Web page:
"I remember sitting down and playing cards with Roy Clark -- you know, 'Crazy Eights' or 'Go Fish' -- without ever knowing who he was. He was just Roy.

"Dad gave me every opportunity. I worked in the mailroom summers when I was in high school, handling the fan mail, but I never had the desire to get into it. Everybody said you're crazy, this industry is full of nepotism while there's just one in a million chance of being a ballplayer. I guess I took the high road, and did what I wanted to do.''

The life he chose has been an itinerant one. As a player, he wore the uniform of 19 different teams and played on two different continents in the span of 14 seasons, so endearing himself as a player in Triple-A Buffalo that he was chosen to the team's Hall of Fame.

It hasn't changed as a manager. Lovullo told Indians GM Mark Shapiro when he was hired to manage in 2002 that he wanted to experience what the Indians' system was like, from the bottom up. Shapiro obliged, and Lovullo, who had begun as a minor league instructor in 2001, went from Columbus, Ga., to Kinston, N.C., to Akron, Ohio, to Buffalo and finally Columbus, Ohio.

Even when he was home in Southern California in his offseasons, the earth shifted beneath his feet. He was living just a couple of miles from the epicenter of the Northridge earthquake in 1994 when he awakened to furniture crashing all around him.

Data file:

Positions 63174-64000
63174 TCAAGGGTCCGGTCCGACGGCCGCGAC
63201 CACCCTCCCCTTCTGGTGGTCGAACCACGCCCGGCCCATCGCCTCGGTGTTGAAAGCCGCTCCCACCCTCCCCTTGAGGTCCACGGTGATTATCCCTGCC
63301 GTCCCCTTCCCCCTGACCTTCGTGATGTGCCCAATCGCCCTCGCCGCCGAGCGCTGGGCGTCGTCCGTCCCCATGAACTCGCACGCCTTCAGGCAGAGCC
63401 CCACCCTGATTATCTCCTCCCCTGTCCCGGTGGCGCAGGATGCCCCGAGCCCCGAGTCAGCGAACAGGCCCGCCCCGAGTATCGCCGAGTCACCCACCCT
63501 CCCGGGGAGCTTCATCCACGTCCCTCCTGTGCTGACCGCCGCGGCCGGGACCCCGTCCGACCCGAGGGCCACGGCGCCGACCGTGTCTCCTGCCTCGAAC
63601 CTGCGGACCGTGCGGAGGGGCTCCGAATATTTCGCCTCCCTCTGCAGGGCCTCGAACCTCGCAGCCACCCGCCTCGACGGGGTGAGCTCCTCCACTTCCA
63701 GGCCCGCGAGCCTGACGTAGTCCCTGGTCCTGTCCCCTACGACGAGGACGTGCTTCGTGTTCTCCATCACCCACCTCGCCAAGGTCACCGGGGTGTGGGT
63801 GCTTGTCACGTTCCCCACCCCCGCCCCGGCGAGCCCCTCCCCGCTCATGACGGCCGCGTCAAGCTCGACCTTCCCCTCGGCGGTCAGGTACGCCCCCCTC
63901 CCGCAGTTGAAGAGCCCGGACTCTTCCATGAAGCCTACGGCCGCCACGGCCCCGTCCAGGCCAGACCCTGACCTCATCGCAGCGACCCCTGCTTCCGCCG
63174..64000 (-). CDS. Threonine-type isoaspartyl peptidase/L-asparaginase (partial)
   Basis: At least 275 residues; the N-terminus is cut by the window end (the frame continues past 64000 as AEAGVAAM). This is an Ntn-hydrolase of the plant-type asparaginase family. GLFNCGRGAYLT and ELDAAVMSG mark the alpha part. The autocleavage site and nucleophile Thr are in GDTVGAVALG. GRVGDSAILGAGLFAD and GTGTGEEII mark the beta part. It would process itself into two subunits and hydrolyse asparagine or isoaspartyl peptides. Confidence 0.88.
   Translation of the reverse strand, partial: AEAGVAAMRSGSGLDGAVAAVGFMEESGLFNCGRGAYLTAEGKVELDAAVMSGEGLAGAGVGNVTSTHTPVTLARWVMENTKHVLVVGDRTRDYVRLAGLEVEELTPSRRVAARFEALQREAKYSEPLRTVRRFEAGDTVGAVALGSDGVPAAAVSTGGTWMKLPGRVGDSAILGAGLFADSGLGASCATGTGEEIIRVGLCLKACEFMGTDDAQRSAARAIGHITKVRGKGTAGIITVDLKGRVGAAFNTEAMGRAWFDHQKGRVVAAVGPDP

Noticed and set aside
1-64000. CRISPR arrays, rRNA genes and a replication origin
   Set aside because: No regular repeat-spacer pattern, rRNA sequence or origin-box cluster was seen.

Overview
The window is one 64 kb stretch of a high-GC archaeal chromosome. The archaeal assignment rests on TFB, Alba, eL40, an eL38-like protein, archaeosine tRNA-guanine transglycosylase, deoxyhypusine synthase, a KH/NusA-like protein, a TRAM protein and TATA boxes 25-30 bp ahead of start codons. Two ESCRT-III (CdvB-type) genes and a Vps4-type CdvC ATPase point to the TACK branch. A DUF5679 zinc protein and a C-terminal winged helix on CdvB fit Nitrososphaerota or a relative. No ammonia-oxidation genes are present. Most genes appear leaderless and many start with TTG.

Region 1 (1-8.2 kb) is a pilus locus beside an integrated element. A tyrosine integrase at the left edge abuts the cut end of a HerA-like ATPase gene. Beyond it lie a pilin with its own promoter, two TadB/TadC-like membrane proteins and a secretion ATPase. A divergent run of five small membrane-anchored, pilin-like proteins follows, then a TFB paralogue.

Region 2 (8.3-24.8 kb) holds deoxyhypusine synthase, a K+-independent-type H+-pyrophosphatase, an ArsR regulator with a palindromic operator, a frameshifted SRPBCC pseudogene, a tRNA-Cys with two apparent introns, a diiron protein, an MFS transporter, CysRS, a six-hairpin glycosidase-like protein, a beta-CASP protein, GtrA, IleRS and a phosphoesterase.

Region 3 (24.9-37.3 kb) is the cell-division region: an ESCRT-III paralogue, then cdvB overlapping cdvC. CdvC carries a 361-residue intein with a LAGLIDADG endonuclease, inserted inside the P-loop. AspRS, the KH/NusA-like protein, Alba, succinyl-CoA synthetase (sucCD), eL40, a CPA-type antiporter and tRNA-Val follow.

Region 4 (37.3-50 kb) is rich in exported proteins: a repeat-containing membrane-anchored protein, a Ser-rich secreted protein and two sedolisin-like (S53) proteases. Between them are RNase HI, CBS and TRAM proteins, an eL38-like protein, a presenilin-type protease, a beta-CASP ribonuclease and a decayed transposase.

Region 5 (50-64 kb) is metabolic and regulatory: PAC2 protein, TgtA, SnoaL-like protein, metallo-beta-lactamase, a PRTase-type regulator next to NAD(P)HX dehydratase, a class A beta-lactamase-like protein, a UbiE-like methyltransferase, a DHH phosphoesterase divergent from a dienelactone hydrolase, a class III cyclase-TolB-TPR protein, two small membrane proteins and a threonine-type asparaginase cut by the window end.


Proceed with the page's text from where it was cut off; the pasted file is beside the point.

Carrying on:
"I was totally a California kid,'' he said, "but that one crippled my mind, my spirit. I remember saying, 'This is the big one, and we're going to be floating out to sea. I never experienced anything like it.''

Twice named manager of the year in the Indians' system, Lovullo was interviewed for the Dodgers' job that went to Grady Little, and also was interviewed by the Pirates before they hired John Russell. But last season, after managing a total of 35 players who wound up in Cleveland, Lovullo appeared poised to become manager of the Indians. The Indians instead hired Acta, who had been fired by the Nationals earlier that season but had big league managing experience on his résumé and also appealed to the Indians because of his potential of reaching such key Latin players as Fausto Carmona and Jhonny Peralta.

"I thought I was finally in the right classroom,'' Lovullo said, "and it was like all of a sudden they switched schools. It's not that they didn't feel I was good enough. Mark and I had long conversations about it. He expressed sorrow and wished me luck and said in a way he felt like he didn't finish the job with me. It was not his fault. He apologized.''

But it was clear to Lovullo that it was time for change. And in Pawtucket, where the man who hired him, Mike Hazen, worked with him for years in Cleveland, as did Farrell, he has found a place to call home. For now.

"Time to move on,'' he said, "and spread my wings.''

Gordon Edes is ESPNBoston.com's Red Sox reporter. He covered the Red Sox for 12 years and has reported on baseball for 25 years. Ask a question for his next mailbag here.